Following the establishment of local offices in the Shanghai FTZ by the Hong Kong International Arbitration Centre (HKIAC), SIAC and the International Chamber of Commerce (ICC) consecutively in late 2015 and early 2016, these local offices of the three major players in the Asian arbitration market continue, as permitted by their registration, to enhance communication between foreign and Chinese arbitration communities, promoting good international arbitration practices in China, and expanding the influence of their respective rules and services.

Since their inception, these local offices of foreign arbitration institutions have been actively involved in organising conferences and seminars by themselves or jointly with local arbitration institutions, targeting Chinese users, in order to, among other things, familiarise Chinese users with their rules and services so that once the legal barrier is lifted, they can immediately start to accept and administer cases in the mainland and compete with local institutions.

Chinese judicial review of foreign arbitral awards reflects a pro-arbitration trend in general

According to certain data analysis, the average rate of recognising and enforcing foreign arbitral awards by Chinese courts in the past five years increased dramatically; from 2005 to 2015, the average rate of enforcement was 68 per cent, with the highest number of applications occurring in 2011–2015, equating to an enforcement rate of 86.4 per cent.14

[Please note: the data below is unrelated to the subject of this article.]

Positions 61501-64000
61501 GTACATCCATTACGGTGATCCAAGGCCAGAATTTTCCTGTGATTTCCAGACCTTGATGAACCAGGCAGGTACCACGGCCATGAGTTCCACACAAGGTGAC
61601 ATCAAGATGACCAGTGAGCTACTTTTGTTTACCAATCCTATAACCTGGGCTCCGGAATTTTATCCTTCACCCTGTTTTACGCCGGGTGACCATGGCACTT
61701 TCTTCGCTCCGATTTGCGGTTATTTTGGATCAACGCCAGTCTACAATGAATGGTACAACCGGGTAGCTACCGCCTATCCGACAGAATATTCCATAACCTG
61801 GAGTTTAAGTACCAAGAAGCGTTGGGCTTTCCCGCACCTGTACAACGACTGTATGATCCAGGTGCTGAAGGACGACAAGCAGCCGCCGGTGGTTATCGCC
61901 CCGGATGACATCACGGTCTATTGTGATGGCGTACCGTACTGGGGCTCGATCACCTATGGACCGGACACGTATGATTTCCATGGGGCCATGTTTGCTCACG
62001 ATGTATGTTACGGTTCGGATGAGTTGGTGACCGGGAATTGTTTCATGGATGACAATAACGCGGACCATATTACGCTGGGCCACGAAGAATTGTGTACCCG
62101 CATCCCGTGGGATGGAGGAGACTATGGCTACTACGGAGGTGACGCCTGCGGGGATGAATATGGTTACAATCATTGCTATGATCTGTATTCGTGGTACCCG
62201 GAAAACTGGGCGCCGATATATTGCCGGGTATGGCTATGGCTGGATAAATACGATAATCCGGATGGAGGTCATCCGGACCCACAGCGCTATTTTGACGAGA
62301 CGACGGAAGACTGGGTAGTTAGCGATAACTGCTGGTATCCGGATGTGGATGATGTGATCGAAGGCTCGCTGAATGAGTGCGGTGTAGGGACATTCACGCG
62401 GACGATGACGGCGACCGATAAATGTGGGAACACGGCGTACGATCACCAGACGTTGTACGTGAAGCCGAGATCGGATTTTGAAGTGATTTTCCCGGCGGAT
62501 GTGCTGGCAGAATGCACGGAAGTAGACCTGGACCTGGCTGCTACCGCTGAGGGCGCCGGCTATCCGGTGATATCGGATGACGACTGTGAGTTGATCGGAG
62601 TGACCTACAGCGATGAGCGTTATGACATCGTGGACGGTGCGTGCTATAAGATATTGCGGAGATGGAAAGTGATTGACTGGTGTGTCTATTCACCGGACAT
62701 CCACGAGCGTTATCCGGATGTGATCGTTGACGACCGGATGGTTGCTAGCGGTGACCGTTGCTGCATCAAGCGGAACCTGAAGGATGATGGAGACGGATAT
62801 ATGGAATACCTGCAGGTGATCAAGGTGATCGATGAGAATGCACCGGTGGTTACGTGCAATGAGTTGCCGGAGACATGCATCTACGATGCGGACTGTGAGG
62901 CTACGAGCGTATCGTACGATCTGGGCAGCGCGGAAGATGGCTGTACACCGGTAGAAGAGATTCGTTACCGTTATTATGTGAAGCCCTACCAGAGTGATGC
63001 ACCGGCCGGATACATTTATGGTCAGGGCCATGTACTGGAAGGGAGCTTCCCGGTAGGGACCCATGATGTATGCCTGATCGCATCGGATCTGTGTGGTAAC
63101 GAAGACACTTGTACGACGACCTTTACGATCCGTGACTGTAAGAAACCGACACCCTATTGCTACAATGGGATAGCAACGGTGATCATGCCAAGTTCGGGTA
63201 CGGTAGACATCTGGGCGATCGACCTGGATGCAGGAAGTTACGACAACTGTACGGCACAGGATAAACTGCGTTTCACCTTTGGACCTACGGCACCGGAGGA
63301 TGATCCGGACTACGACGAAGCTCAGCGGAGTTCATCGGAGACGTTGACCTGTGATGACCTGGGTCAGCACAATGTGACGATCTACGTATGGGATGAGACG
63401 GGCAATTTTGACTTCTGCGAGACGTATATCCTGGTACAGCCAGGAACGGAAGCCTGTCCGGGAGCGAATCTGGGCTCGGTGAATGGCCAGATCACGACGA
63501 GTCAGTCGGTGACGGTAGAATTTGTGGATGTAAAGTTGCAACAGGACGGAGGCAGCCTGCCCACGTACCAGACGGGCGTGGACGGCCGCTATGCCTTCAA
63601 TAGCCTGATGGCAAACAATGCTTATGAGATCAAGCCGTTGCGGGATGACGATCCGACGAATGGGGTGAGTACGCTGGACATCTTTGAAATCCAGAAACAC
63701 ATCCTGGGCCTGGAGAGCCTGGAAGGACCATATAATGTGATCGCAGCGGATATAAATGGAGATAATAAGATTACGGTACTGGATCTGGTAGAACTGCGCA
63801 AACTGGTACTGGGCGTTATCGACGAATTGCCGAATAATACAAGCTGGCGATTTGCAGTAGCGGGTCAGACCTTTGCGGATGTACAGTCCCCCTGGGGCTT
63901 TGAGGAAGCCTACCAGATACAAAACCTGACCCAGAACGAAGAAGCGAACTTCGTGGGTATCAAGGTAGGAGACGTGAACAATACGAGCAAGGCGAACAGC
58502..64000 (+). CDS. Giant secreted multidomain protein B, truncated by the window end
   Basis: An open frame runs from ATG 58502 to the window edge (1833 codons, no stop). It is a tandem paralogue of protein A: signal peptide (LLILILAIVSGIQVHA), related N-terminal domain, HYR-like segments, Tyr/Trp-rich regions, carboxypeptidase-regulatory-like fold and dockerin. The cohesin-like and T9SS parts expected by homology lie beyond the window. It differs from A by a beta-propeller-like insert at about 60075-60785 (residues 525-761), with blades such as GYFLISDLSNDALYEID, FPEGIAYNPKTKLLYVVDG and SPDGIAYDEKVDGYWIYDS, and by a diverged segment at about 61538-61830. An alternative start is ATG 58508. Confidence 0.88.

A notable denial of enforcement is the Haopu case decided on 2 June 2016,15 where the Taizhou Intermediate People’s Court of Jiangsu Province refused to recognise and enforce an ICC arbitral award rendered by a tribunal seated in Hong Kong. The denial of enforcement was made on the public policy ground that an early decision by another Chinese court had found the arbitration clause to be invalid approximately 19 months prior to the issuance of the ICC award. This is the second case16 in which a Chinese court has denied the recognition and enforcement of a foreign arbitral award on the public policy exception provided under article 7 of the Arrangement Concerning Mutual Enforcement of Arbitral Awards between the Mainland and the Hong Kong Special Administrative Region (the Arrangement).17

The public policy ground under article 7 of the Arrangement resembles article V2(b) of the New York Convention, with the distinction being that article 7 provides for the public policy of the ‘mainland’, while article V2(b) provides for that of the enforcing ‘country’. The common ground is that a large scope of discretion has been given to the enforcing court in determining violation of public policy.

The Haopu case is distinguished from the earlier Castel case,18 where the SPC did not refuse to enforce a foreign arbitral award on the public policy exception under the New York Convention, as the arbitration agreement was found to be invalid by a Chinese court one year after the issuance of the arbitral award.

This means that the timing of a Chinese court’s review and decision on the validity of a given arbitral clause (before or after issuance of the award) could be a decisive factor in deciding whether Chinese public policy is violated.19

Shenzhen Court of International Arbitration updates its rules to hear investment arbitrations

Investment arbitration has become a heated topic in China in recent years, especially after the implementation of the OBOR Initiative. As predicted, it is reasonable to expect more disputes between Chinese investors and foreign host countries in the coming years.20

In order to facilitate and protect Chinese outbound investments, the Chinese government is interested in developing investment arbitration mechanisms in China.